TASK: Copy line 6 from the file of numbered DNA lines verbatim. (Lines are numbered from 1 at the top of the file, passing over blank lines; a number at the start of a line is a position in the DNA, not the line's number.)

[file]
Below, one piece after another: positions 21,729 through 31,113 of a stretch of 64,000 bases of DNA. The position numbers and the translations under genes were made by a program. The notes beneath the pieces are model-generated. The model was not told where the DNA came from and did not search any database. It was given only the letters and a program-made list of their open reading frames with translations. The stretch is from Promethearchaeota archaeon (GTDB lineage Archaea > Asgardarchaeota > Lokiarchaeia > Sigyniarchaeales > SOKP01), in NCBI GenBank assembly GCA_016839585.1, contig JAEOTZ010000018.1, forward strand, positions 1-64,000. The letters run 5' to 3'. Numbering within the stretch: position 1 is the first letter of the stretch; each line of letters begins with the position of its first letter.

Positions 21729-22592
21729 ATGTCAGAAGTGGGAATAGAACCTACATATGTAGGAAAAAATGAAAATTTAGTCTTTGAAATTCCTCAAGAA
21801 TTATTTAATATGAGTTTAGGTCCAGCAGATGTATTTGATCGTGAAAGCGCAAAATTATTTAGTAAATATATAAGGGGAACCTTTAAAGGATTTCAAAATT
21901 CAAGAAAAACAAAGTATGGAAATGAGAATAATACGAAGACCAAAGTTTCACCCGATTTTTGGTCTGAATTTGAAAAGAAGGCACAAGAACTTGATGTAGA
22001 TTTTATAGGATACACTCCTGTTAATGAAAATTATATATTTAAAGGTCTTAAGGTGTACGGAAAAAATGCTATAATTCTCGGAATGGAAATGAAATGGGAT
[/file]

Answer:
22001 TTTTATAGGATACACTCCTGTTAATGAAAATTATATATTTAAAGGTCTTAAGGTGTACGGAAAAAATGCTATAATTCTCGGAATGGAAATGAAATGGGAT